One of the coolest features in the demo of the 2.00 update for PSP at Sony Computer Entertainment's PlayStation Meeting 2005 was its display of the new support for AVC video in downloadable movies. At the show, SCE downloaded a video from the new PortableTV website and, after downloading, played the video clip in full-frame mode to show off the video clarity of the newly-supported codec. It all looked quite nice, and the widescreen presentation gave a lot of hope that we'd finally be past the annoying limitations of current PSP video playback.
But don't count your videotapes of chickens before you've actually watched a clip and seen them hatch...
Evidence and recent findings are pointing to more reasons than ever to grumble over Sony's video support system on PSP. As can be seen in our PSP Browser & AVC Sample clip, the video sample shown at the event (and incidentally, NOT the video file actually played -- SCE's representative instead used a pre-downloaded AVC video) featured the filename "MAQ00004.mp4", and was downloaded to a special folder on the PSP. As some experienced with the PSP may have already noticed, that name and that "PSP_ROOT" folder are hauntingly similar to the limitation to awkward naming system used in the PSP's current MP4 standard.
According to Kai Cherry, a reader knowledgeable about video who wrote IGN about this issue, this new codec is still hindered by the same limits as the current one. Kai did some digging into Sony's integration of MP4 and AVC, and reports that the naming structure is this way for a reason -- it's another of Sony's video standards, made for PDAs and cellphones (just as the current PSP's format is), and unless SCE has added this standard as an extra cross-compatible feature for Memory Stick devices on top of open PSP support, our PSPs will be stuck with limited video once again designed for much less cool machines.
"This "standard" is called "Memory Stick Video Format" and AVC has been added to it. It is (sigh) QVGA aka 320x240. The video will have to live in MP_ROOT, like other Memory Stick Video Format compliant video, in 10xANV01 subdirectory. Contrast this with current 10xMNV01 scheme. Videos need to be named MAQxxxxx.MP4, and will have to have a Sony "Atom" to be recognized as valid video. I'm sure Sony is probably trying to hold off on this being known until the last second, but this info has been available to certain parties for awhile now. I know users are hoping for 480x272 video, but that is not in the spec...its not going to happen :)"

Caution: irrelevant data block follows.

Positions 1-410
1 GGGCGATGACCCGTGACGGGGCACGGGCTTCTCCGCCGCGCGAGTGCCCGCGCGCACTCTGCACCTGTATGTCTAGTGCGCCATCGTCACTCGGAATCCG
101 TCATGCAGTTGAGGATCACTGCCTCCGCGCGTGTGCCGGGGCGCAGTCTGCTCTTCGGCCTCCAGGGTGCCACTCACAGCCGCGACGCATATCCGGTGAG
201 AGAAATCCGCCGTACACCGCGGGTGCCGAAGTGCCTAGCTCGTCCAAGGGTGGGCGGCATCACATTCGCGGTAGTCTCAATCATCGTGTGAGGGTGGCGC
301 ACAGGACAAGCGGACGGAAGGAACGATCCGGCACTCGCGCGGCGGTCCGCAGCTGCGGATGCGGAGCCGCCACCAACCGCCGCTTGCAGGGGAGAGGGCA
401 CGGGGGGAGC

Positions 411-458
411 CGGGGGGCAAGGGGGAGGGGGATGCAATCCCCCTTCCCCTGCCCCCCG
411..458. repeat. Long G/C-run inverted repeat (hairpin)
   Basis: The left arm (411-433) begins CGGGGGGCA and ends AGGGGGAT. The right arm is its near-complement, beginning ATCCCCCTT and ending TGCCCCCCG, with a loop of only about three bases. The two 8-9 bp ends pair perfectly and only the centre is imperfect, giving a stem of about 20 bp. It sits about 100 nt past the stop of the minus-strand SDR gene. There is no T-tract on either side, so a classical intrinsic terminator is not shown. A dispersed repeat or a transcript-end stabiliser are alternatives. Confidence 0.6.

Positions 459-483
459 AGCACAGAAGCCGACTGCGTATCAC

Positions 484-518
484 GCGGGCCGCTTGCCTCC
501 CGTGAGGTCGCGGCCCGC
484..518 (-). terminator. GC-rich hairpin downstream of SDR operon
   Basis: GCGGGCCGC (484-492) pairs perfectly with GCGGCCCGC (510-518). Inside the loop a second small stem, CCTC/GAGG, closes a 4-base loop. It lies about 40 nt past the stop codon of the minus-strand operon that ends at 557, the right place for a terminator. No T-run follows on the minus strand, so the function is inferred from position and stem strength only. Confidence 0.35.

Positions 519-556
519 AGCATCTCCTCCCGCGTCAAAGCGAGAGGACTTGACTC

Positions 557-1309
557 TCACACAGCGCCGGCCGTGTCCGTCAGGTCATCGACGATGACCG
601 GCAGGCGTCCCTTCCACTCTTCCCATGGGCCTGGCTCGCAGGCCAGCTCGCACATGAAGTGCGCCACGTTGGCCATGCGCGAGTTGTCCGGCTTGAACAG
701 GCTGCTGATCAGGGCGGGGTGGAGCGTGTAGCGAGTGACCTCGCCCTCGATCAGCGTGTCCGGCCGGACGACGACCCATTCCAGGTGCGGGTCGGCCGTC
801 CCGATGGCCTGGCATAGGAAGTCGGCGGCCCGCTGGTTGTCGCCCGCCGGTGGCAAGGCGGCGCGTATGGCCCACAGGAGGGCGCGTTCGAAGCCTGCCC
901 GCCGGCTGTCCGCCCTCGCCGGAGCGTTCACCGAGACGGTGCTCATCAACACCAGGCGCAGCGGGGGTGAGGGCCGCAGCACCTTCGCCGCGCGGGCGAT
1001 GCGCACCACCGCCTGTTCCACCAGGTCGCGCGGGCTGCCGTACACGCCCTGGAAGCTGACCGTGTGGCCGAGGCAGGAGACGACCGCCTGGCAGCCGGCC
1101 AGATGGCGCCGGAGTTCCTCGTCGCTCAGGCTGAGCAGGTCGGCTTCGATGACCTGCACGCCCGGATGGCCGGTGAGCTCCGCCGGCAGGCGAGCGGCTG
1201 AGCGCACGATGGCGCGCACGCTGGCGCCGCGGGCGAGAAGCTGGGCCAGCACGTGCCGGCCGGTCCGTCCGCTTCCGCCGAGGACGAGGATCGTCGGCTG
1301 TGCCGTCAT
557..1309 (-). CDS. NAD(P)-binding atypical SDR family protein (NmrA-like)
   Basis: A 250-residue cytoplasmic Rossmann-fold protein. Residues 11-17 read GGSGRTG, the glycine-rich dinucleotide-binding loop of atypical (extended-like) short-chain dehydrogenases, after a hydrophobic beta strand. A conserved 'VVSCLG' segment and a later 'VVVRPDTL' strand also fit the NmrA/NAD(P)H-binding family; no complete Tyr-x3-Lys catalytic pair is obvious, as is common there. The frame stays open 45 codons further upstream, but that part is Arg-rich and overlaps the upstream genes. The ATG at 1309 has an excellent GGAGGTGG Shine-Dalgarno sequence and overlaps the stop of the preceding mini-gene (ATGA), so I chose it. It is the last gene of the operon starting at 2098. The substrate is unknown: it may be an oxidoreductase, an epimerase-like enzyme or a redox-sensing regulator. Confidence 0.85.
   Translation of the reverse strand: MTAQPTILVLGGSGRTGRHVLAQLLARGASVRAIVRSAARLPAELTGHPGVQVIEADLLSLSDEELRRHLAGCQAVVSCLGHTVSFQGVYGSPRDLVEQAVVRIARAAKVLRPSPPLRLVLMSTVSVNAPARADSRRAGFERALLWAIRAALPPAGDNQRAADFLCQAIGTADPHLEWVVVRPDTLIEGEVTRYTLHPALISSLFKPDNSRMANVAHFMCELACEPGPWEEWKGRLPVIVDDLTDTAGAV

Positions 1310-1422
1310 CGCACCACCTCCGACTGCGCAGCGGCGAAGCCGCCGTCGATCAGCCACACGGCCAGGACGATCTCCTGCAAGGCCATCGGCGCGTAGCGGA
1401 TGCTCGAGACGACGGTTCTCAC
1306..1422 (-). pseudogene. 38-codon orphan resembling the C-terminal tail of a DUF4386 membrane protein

Essentially, if you have made a video for PSP before and have wondered, "Why can't I just make my movies full-size and put them in some 'Video' folder?", nothing has changed; only the picture quality has improved. We were not able to track down info about this AVC flavor of Sony's "Memory Stick Video Format" to contradict this information or give support for possible version of Sony's format that ignores QVGA standards (that's the basic term for 320x240 video made for pocket systems -- quarter video graphic array.) Given Sony's handling of the PSP video format so far and its apparent priority of compatibility across all corporate products rather than PSP-specific considerations (not to mention that only 4x3 video was mentioned in its PSP v2.00 outline ... it seemed a silly thing to mention at the time), we're not optimistic that there will be a bright side for PSP video watchers on this issue.
So, where does this leave the PSP's media capabilities? The AVC video format is obviously a tremendous inclusion, which should bring down PSP video file sizes and allow for better quality even at low bitrates. But at 320x240, we will still be only using less than 60% of the available pixels on that big, beautiful PSP screen -- even if you stretch your clips out to play widescreen, you still have a mess of doubled, blocky pixels. In experimenting with the previous format, programmers for applications such as PSPVideo9 and 3GPP Converter have been able to "trick" the PSP into playing video more close to the PSP's screen size, but it's still a kludge on a limited format. And now, this new video format might throw another monkey wrench into the works -- hopefully, the hacks on the Sony header (or "atom") will work again and allow independent developers to offer tools for making homemade PSP video, but we're not sure if the current tool ATOMChanger will be able to do the job again and open up the format (we are still researching this question -- the most recent Memory Stick Video Format was established this month and is not supported on many devices yet, so it doesn't seem to be that much experimentation has been done with it in the indie scene).
The release of the PSP's 2.00 firmware update is just a few days away, so expect many of these questions to be answered (and hopefully, many of these fears allayed) on July 27th when the update is made available.